Counterpoint: Kanye's Twitter Feed Is The Best


Earlier this week, Tracie argued that Kanye’s Twitter feed was out of control, and that he needed to be stopped. No way, man. Kanye’s Twitter feed is awesome, and here’s why:

The best part of Kanye’s Twitter feed is that it plays out exactly as one would expect a Kanye parody feed to play out—it’s ridiculous and SOMETIMES THERE ARE CAPS and he seems to be moving back and forth between statements on his personal growth (these are usually tagged with “ITSAPROCESS”) while simultaneously reminding us that he’s a big fan of fancy clothes, art, and, well, himself. Unlike certain celebrities, who shared previously-hidden sides of themselves on Twitter to the disappointment of some long-time fans, Kanye’s Twitter feed gives us exactly what we’d expect from Kanye’s Twitter feed, and perhaps some honest insight into how he’s attempting to embrace his oft-mocked arrogance and tendency to live a bit extravagantly and present it as a celebration, something to both giggle at and admire (and in the case of much of the art he’s showing, perhaps something to learn from) all while admitting on occasion that he’s still trying to figure out how to do so without coming across as a total jerk. It is, as he notes, a process.

And yes, it’s easy to roll one’s eyes at tweets like “I love me,” and “clothes are my drug,” but why? If these things are true, should we expect him to present himself as anything else? The line between arrogance and confidence is often a bit tricky: in some ways, we’re taught not to celebrate the things we love, especially if we love ourselves, because we’ll be seen as “stuck up” and “bragging.” Kanye seems to be aware of how he comes across, noting that Aziz Ansari’s “predicting Kanye tweets” hits a little close to home: “It’s so funny how Aziz’s tweets really sound like me… am I that predictable?” He seems to be enjoying the attention and even enjoying, and being in on, the jokes, (some of our commenters think he’s the best troll on Twitter, messing with everyone by playing up his public persona), because they are, in a way, celebrating what so many claim to dislike about Kanye: his arrogance, his tendency to appear a bit out of touch, and his overwhelming enthusiasm.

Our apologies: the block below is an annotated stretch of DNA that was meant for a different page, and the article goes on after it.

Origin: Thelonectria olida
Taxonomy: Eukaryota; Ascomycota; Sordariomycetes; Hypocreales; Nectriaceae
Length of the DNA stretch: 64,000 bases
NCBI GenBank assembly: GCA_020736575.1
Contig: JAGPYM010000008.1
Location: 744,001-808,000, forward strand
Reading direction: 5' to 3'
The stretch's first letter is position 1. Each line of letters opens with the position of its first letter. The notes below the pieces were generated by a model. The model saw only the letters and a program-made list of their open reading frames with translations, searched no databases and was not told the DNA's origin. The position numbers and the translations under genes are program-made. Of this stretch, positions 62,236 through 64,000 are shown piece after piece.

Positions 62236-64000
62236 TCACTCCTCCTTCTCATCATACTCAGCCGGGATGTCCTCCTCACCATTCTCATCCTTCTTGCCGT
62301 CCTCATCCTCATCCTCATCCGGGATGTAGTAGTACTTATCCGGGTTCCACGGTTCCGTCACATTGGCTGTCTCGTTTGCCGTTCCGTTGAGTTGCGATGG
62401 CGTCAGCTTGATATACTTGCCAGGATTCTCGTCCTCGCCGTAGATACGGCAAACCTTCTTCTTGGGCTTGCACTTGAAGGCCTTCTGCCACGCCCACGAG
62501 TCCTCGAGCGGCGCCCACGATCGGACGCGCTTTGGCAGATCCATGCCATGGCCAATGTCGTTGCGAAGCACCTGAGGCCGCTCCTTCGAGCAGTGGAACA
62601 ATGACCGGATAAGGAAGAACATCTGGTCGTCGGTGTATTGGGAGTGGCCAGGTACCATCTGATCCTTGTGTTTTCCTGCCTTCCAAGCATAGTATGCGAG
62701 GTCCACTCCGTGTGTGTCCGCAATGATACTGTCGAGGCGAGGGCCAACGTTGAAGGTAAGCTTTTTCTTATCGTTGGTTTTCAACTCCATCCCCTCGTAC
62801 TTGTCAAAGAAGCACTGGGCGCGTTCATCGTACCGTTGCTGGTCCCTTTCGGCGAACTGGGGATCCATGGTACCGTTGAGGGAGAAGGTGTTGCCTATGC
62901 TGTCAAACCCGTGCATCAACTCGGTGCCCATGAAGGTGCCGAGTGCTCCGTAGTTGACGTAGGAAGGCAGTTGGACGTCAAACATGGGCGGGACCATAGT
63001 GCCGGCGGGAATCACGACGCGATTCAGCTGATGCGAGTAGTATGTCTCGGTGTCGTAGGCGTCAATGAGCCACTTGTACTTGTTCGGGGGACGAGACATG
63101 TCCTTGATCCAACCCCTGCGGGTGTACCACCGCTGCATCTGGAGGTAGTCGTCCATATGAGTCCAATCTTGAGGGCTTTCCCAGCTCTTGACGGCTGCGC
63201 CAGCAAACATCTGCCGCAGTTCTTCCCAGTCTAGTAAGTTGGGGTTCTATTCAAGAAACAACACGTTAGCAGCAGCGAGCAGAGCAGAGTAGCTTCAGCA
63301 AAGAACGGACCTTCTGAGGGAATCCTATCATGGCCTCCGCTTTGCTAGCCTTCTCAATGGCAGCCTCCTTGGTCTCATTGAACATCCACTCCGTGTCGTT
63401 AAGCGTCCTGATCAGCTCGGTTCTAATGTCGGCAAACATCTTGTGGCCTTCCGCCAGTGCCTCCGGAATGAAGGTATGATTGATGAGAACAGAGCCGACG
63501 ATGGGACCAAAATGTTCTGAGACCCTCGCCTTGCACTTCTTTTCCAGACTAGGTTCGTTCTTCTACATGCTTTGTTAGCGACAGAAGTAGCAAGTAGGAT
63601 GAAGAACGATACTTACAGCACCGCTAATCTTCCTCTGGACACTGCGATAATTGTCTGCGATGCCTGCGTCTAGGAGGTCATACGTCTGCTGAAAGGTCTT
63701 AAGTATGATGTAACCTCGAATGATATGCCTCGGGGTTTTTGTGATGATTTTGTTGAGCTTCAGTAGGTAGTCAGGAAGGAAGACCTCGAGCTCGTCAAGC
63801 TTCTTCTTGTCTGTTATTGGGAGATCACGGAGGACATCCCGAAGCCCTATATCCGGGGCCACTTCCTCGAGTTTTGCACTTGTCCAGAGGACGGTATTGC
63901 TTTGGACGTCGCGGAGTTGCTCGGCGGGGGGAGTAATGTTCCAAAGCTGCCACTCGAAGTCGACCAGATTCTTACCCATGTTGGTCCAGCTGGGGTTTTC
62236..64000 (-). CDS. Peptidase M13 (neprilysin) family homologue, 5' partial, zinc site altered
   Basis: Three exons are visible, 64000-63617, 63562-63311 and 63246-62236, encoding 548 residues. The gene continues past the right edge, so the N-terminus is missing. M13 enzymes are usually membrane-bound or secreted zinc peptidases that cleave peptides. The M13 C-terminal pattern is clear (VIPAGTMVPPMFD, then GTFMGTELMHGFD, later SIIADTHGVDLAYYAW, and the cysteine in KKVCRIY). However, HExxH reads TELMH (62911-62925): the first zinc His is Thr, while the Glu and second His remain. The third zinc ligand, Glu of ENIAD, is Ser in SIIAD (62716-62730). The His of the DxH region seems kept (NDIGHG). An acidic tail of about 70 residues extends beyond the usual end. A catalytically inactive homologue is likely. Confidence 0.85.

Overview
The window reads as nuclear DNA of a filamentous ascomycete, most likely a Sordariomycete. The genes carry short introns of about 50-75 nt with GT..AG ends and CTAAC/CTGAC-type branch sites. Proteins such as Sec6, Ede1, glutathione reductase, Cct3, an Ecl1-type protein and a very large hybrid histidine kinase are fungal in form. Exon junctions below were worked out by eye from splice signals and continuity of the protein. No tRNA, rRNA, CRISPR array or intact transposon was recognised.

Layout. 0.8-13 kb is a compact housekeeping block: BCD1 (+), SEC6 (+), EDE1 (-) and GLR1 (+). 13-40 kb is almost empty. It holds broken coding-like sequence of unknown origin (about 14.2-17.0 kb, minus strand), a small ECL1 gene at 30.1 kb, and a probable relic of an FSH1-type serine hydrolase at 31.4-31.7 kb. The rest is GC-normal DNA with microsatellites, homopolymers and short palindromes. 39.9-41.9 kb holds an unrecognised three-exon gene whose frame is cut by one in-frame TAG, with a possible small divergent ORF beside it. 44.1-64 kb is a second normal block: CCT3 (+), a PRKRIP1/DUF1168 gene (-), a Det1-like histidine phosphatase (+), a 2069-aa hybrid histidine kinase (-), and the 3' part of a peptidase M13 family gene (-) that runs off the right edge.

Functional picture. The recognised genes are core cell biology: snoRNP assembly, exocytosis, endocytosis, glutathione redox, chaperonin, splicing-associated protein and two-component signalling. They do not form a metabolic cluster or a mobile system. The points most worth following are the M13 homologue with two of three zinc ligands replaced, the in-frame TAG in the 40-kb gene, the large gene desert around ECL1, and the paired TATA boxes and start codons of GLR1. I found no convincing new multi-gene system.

Sometimes it seems as if we don’t know how to separate someone’s excitement from someone’s arrogance, to differentiate between being conceited and being proud: we want everyone to be on their best behavior, even if that behavior goes against the other person’s real spirit. In a way, we expect artists like Kanye to keep it real by concealing their reality, editing it so it’s acceptable for public consumption. And though he seems apologetic for his missteps in the past, the overwhelming tone of Kanye’s Twitter feed is celebratory: he’s being himself, and still figuring out who that self is, and he’s having fun doing it.

And the truth is that we wouldn’t want him any other way, and I think he knows it; as he told Dorian Lynskey of The Guardian in 2005: “How ill is it to have someone that talks that much shit and then backs it up? And what if I didn’t back it up? How exciting would that be, also? It’s like I’m walking on this tightrope. It’s like the reason why you go to a circus – it’s more entertaining. It’s like, damn, what if he falls? And if I do make it, it’s like, damn, he made it! But either way you’re saying ‘damn’. Everybody else is just walking on the ground.” And if you don’t like the show, you can always choose not to follow (though with retweeting and his popularity, it might be hard to avoid everything he says). But for those of us who enjoy the show, every day on Twitter has the possibility to “be a dope ass day.”

[Kanye West [Twitter]
Natural Born Showoff [Guardian]

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